The Economist posted a video a couple of months ago discussing whether or not politicians lie. I didn’t agree with most of it, seeing as their conclusion was that something was only a lie if the person telling it had the intent and knowledge they were doing so. They instead try to palm certain things off – even Trump’s antics – as things like ‘exaggeration’, ‘untruths’ (isn’t that just synonymous with lies?), ‘nonsense’, or (quoting the academic prowess of a philosopher) ‘bullshit’. How trite.
Continue reading “Quick Quips: What Is a Lie?”
I have written before about the shameful way in which Australia (and the US and Indonesia by extension) has treated the young country to our northwest. Our support of the Indonesian dictator Suharto, involvement in forming the United Nations Convention on the Law of the Sea (UNCLOS) (and subsequent withdrawal in 2002), and the espionage we committed against Timor-Leste during negotiations have all had massive consequences.
Continue reading “Australia Owes Timor-Leste Reparations”
Coal. One of the major factors behind the Coalition’s re-election almost a month ago, as QLD and regional areas voted against sensible environmental policy to instead receive more propaganda from a failing government about a dying industry. Labor was never perfect on this issue, but they at least had a plan. But now Queensland Labor has put the final nail in the coffin – Adani edges closer and closer.
Continue reading “Queensland Labor has Failed”
As the last couple of weeks have been quite busy with university assessments, admittedly the frequency of my posts here has dropped considerably. Equally as regrettable, or perhaps worse, is the lack of time I’ve set aside to read the books I have literally piled around me. So this week I plan on getting back into the swing of things to catch up on the missed days. The big news this week is the AFP raids, but how much does ‘national security’ really play into this?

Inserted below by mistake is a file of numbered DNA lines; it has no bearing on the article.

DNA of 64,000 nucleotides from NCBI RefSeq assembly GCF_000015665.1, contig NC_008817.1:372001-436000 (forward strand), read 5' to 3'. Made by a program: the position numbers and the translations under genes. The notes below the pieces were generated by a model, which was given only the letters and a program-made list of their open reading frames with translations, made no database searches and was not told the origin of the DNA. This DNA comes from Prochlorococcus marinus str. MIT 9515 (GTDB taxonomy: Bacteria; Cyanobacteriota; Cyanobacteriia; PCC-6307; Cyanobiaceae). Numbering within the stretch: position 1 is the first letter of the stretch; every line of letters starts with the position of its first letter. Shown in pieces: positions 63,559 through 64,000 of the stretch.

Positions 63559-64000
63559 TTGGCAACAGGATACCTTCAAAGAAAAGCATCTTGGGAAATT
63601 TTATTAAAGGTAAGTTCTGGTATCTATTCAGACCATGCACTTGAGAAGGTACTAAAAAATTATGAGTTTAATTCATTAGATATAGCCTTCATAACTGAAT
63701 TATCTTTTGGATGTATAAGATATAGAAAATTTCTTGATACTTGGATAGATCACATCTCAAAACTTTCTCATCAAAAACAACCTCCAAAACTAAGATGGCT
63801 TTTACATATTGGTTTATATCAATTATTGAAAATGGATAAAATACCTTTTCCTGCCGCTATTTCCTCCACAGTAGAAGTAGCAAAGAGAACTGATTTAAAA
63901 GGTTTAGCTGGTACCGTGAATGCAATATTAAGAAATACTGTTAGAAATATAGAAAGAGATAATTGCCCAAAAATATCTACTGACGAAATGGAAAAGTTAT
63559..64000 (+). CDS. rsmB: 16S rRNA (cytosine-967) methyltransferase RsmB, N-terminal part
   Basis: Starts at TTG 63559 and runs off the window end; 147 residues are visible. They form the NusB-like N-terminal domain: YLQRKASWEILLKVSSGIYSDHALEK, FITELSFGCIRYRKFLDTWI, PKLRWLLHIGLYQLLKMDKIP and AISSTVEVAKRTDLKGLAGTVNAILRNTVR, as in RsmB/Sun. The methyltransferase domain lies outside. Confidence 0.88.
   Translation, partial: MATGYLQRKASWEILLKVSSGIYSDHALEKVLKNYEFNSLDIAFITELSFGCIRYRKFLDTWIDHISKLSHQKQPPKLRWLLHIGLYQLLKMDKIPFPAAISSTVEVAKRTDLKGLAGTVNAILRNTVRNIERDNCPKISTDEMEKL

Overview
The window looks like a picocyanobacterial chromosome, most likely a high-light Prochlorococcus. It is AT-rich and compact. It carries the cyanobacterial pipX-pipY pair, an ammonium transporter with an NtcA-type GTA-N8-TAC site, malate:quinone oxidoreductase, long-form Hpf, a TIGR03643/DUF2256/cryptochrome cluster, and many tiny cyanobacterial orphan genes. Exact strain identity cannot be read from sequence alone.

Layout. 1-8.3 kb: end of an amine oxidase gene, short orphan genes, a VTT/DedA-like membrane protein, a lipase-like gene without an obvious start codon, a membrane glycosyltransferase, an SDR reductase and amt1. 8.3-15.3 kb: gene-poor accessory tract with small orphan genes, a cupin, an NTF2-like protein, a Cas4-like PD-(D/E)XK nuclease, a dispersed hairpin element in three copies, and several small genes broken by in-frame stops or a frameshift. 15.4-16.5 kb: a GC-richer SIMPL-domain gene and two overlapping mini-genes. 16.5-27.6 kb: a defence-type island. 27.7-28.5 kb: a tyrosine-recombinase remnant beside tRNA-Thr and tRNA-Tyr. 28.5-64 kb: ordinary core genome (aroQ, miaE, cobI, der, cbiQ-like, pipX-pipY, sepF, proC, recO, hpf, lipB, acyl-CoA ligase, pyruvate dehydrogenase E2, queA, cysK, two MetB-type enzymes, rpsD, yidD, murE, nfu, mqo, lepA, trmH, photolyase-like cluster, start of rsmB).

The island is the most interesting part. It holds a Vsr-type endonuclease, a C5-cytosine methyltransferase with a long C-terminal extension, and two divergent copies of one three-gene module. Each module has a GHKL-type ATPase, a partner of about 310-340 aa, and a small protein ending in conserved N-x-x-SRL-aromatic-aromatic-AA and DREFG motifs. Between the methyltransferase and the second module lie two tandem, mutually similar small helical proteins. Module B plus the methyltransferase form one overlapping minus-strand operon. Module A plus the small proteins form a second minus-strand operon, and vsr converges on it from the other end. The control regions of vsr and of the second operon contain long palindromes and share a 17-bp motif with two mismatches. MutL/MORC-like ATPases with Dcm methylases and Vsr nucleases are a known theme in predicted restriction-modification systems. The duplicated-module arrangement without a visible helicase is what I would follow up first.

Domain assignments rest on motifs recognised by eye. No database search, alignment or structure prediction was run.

Continue reading “The “National Security/Interest” Myth”
For a number of decades now, the Democrats in the US have been referred to, along with the Republicans, as ‘neoliberal’, ever plodding along to the ‘right’ to slowly normalise the inequalities that plague Americans each day, and which was one factor that led to Trump’s successful election. The term “inauthentic opposition” has been used to describe this slow but obedient drift, which most certainly leaves many people disillusioned about how their system works, when the flawed two-party system functions as one corporate body. Here in Australia, the Labor Party is definitely earning themselves this abysmal title.
Continue reading “Australia’s “Inauthentic Opposition””
After losing an ‘unlosable’ election (where have we heard that before?), Labor has a lot of choices to make, especially in regards to how they fared in Queensland. The only problem is, the issue that they need to consider is one that will lose and gain voter support no matter how they approach it – climate change.
Continue reading “Labor Has A Choice”
While this will not be uploaded until the 19th, I will still consider it my post for the 18th as much of the thought process took place then – I was busy with family happenings and watching an election crumble before us. People sometimes scoff or just laugh when I say, at the ripe age of 21 now, that I am a grumpy old cynic, and yet here we are – my predictions were correct.
Continue reading “So That Was Predictable”
At the bottom of this piece I have linked many of my previous pieces about the lead up to the 2019 Federal election for people to look back on and consider. Looking back on the last few months, discussions I have had with a variety of people have been rather varied. Arguing ‘death taxes’ and the union movement with a One Nation sympathiser, the decriminalisation of currently illicit drugs with a strict no-drugs friend, the rights of workers with a swing voter turned Labor supporter, healthcare and women’s rights with a student midwife. These are but a few of the issues that Australia are taking to the voting booths tomorrow – and the top of the list is climate change.
Continue reading “Australia Votes”
I still often see attacks on the ABC for being a ‘leftist rag’ and for being supportive of a ‘communist’ Labor-Greens government. Never mind the fact that Labor and the Greens aren’t the best of friends, nor in any context communist or socialist. Also never mind the fact that the ABC has had its budget cut drastically by the Coalition, with threats of privatisation, and that many of the ABC’s top positions are stacked with friends of the Liberal Party and/or private interests – Ita Buttrose comes to mind. But it’s not just the ABC – almost all of our media is rooting for the Coalition.
Continue reading “Reject the Media Narrative – It’s Undermining Our Democracy”
If there is one thing Scott Morrison can be given credit for, it is his enthusiastic approach to his trashy campaign rhetoric. The man sounds like a used car salesman trying to sell the second worst vehicle in the country by saying “well at least it isn’t the worst vehicle”. Watching him give speeches and pitch “policies” has become a rather tedious exercise.
Continue reading “Poster PM”